The sound of youth

the-get-down20

Two quick endorsements tonight before I pack it in.

First, the Netflix miniseries The Get Down, by Baz Luhrmann. Two episodes in, it’s a strange piece. It tells the story of youths in the Bronx in the late 70s, just as disco was dying and hip hop being born. It’s a Luhrmannian, baroque mix of everything and the kitchen sink. It sucks in themes of politics, religion, style, culture, sex, race, and stirs it all together. It’s a chunk of black and hispanic history in the US, wonderfully told through the music and culture of those people at that time.

The major trick the series does is that it tells the story of the recent past in the register of mythology. Everything overdrawn, epic, larger-than-life. Told as though it was the story of Thor, Ulysses or a Kung Fu movie. It is like a superhero origin story of hip hop, basically, but with real, historical people like Grandmaster Flash mixed up in it, playing a sort of wise sensei to the protagonists’ kohai. It’s such an amazing trick to pull, showing how history becomes mythology.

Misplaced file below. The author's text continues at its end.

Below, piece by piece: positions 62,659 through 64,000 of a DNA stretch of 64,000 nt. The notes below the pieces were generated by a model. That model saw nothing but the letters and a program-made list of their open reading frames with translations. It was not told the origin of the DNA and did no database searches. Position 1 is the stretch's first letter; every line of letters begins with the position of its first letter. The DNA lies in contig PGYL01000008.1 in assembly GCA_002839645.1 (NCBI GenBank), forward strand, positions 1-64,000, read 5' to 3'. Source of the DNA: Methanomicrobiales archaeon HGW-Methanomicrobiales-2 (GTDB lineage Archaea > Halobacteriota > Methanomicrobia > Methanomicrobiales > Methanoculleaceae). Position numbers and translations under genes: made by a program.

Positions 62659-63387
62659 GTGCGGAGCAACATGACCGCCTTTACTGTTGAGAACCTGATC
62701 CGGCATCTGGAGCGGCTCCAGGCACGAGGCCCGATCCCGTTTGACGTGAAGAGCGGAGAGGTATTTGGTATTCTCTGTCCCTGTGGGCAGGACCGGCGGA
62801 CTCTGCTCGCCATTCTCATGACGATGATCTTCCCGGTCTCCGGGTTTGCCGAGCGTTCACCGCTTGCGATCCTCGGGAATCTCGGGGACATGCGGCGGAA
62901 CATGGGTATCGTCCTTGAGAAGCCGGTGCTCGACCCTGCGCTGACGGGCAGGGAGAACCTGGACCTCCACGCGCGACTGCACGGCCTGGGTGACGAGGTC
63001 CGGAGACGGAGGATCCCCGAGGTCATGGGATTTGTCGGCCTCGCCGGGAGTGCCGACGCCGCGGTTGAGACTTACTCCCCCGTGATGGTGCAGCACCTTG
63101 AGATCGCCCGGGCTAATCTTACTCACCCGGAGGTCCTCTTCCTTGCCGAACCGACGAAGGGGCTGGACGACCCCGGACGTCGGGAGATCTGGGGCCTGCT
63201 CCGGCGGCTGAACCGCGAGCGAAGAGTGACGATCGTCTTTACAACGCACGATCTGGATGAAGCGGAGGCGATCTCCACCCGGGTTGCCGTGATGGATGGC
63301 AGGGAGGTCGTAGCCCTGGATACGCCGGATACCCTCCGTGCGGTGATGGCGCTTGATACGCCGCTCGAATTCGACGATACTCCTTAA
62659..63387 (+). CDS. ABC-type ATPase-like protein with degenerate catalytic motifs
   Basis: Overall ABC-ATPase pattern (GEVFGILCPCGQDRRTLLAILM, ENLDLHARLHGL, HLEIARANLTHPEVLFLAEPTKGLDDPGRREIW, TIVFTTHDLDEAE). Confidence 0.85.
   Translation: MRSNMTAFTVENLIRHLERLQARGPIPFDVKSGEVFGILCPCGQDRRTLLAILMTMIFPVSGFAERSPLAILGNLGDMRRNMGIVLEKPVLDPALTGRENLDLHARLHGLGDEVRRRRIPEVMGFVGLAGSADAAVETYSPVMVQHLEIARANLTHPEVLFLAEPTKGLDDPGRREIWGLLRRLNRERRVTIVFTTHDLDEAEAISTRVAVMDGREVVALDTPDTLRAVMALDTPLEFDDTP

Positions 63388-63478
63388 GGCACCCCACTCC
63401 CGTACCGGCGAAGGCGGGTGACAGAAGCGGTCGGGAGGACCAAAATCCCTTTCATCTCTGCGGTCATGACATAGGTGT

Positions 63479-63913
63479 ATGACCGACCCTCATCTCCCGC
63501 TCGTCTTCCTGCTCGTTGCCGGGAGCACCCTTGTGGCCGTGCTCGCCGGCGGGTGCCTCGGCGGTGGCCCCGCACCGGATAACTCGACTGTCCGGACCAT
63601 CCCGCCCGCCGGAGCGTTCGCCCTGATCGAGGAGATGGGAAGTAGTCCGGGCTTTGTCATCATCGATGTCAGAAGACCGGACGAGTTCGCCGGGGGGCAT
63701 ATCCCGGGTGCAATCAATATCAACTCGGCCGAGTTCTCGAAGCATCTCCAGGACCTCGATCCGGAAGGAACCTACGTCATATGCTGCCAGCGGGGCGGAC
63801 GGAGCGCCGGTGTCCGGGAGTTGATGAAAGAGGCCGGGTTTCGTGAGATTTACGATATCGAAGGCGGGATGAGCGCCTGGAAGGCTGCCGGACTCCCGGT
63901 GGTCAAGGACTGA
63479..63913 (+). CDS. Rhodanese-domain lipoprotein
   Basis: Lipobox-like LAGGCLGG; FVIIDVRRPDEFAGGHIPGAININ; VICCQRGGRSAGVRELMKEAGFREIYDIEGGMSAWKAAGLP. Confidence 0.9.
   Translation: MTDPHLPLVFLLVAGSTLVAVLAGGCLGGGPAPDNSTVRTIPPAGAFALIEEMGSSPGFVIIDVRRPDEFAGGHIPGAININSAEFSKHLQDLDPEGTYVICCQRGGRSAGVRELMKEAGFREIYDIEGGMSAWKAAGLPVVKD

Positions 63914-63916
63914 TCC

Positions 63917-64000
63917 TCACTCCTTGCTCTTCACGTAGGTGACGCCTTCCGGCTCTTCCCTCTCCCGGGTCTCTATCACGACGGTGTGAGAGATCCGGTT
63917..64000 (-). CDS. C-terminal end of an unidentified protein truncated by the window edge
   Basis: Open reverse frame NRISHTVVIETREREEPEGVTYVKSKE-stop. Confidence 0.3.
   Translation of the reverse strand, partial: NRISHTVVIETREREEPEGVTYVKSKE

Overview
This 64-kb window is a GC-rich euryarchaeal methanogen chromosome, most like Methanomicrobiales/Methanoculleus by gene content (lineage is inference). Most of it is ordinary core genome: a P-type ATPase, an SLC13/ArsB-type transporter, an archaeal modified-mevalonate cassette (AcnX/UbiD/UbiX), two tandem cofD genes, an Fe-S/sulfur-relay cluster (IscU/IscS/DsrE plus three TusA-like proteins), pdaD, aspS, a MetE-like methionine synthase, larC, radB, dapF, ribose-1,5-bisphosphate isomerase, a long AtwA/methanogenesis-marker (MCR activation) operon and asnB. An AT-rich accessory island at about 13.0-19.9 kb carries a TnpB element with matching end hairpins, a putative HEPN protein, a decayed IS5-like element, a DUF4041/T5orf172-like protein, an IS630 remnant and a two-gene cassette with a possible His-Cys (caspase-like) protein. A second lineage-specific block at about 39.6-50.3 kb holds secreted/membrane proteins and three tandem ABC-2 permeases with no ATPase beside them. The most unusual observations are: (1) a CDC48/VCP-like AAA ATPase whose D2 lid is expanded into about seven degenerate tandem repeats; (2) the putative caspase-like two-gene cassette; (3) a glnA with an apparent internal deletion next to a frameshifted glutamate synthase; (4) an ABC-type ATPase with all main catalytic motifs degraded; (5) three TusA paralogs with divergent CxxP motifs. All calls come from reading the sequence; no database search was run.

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The second endorsement is an absolutely amazing piece of pop-cultural scholarship I found through the latest episode of the ever-lovely Culture gabfest podcast at Slate. It is a work that catalogues what comes after the period The Get Down chronicles.

Basically, the mp3 blog Fluxblog has been making massive, epic mixtapes of the entire 1980s. One for  each year of the 1980s. This is deep, an ocean of songs to fall into. It is the music I grew up in. And it is releasing unfathomable energies of memory and emotion for me. It is just a staggering work of cultural curation. You can hear, as you do in The Get Down, the acceleration of cultural evolution. It is an electric period in cultural history I have been fortunate enough to live through. These two cultural artifacts hammer that fact home.

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